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OZ Consumers Back Brands That Deliver Immersive Content Online

Almost seven in 10 Australian consumers say they would buy more from brands that use “immersive technologies” such as 3D content, interactive tours similar to what the Syndigo content management system is delivering for major retailers in Australia according to a new report.

Research firm Accenture claims that 68 per cent of Australian consumers would buy more from these brands, with 64 per cent of leading global consumer brands starting to invest in immersive technologies.

According to Accenture, COVID-19 has driven customers to online purchasing, with 57 per cent of Aussies seeing the ability to view a product without entering a store as their top motivation for trying out immersive technologies.

Additionally, in the consumer electronics sector, a whopping 61 per cent of Australian consumers surveyed said they had used immersive technologies to evaluate purchases in the last six months, with an additional 31 per cent saying they would be interested.

These technologies can boost consumer confidence in an online purchase, said Rori Duboff, a managing director for strategy and innovation at Accenture.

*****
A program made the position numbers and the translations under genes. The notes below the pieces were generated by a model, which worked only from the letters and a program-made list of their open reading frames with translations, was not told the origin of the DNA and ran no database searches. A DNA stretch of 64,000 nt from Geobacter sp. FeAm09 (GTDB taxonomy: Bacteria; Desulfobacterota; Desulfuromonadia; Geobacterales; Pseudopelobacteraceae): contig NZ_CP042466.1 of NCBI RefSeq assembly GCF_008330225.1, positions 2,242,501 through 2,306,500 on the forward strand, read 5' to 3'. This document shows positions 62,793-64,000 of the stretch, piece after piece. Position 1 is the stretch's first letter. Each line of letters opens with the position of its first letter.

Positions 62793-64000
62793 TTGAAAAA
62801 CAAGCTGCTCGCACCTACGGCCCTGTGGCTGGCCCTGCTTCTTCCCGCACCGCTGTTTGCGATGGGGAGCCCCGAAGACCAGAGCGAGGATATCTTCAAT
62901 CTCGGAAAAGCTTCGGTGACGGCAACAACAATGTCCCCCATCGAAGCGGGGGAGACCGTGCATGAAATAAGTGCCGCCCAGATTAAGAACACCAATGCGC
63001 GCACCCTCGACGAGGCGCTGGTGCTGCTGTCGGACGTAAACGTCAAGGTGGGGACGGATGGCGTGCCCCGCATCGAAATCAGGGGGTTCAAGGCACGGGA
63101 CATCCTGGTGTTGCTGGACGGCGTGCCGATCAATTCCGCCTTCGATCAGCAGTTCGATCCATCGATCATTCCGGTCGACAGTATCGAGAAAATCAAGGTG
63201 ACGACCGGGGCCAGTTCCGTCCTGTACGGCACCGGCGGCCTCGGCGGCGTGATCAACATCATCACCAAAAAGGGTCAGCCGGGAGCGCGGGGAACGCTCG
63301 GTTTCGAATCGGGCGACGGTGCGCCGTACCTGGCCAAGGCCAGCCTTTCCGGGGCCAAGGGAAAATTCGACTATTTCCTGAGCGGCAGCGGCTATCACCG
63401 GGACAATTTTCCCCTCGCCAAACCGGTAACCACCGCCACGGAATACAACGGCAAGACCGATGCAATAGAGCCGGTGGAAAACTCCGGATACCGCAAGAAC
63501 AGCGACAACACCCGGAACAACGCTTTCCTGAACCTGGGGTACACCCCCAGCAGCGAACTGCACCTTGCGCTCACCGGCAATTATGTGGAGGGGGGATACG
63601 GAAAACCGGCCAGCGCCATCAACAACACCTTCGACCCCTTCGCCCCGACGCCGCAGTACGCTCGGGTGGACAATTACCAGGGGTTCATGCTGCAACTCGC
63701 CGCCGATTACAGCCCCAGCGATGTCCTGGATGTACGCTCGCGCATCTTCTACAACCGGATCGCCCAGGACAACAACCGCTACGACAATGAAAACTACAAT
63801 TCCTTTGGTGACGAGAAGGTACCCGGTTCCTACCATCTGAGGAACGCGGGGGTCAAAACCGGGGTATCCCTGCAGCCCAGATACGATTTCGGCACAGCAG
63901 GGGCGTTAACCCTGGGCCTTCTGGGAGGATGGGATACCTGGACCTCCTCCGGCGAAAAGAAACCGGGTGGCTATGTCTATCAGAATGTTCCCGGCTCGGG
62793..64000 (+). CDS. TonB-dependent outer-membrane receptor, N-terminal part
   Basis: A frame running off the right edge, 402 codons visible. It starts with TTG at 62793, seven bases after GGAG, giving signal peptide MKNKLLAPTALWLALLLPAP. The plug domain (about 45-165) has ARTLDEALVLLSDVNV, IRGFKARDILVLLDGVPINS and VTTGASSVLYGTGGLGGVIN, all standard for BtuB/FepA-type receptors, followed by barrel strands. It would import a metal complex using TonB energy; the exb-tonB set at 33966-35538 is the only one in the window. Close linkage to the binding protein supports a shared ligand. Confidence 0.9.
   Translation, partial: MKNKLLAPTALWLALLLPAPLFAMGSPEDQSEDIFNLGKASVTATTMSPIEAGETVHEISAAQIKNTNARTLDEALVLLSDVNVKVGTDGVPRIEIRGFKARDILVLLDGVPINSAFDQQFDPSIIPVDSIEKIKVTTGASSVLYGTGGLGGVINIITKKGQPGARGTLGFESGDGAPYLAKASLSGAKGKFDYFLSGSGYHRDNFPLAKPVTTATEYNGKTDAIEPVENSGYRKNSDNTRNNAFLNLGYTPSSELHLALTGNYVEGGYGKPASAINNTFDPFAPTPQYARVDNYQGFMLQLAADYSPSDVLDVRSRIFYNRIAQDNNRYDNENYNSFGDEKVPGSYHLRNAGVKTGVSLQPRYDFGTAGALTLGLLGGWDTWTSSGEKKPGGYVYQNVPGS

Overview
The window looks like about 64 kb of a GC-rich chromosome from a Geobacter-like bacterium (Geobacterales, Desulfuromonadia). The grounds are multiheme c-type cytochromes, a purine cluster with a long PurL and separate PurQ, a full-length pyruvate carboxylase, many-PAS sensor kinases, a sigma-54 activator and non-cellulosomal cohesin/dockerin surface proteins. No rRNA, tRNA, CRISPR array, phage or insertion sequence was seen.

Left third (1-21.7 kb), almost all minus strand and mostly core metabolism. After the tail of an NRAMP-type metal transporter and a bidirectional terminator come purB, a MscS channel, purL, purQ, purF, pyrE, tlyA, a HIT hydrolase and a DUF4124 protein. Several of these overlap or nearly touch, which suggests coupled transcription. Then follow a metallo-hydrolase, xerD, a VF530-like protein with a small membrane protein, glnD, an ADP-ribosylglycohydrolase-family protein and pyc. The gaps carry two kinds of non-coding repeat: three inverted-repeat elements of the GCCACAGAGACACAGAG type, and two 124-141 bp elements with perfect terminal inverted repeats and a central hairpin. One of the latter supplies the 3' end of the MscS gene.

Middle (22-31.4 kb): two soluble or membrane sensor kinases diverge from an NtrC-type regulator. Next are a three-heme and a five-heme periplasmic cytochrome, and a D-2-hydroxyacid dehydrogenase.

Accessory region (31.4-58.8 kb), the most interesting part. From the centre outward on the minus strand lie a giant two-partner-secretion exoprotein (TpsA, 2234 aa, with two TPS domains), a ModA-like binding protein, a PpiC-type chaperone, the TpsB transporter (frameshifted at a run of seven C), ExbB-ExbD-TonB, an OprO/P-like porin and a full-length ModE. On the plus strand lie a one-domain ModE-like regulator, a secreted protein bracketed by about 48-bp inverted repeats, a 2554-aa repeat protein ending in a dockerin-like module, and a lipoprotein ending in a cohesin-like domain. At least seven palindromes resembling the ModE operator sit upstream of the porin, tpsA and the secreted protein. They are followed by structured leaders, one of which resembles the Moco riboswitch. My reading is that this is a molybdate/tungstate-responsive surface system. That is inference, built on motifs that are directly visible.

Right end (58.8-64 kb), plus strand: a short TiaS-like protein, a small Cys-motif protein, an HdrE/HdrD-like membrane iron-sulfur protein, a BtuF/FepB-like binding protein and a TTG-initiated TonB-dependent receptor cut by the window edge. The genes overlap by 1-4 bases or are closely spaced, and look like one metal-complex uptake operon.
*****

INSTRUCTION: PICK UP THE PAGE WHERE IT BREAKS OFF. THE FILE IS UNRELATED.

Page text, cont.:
“The time to reimagine digital commerce is now, as consumers are ready for an evolution of the online shopping experience — especially in the wake of COVID-19.

“Brands need to understand how the rapidly accelerating area of immersive technology can help drive scale in this new era of online shopping,” said Duboff, who described accessibility and tangibility as big advantages.

“When a few clicks let you see a designer handbag in 3D or a 360° view of a mountain top getaway, and augmented reality lets you see if a lipstick colour works with your skin tone, you’re that much closer to experiencing the truth about the product,” she said.

The study found that 57 per cent of Aussie consumers believed they would be more likely to remember brands that regularly engage them with immersive options, while 54 per cent would pay more for customised or personalised products using these technologies.

However, the technology is not without its hurdles, with 27 per cent describing the technology as “too gimmicky” and 26 per cent saying it “took too long to load”. Ease of use also was high on the list of issues, with 19 per cent saying usability was poor.

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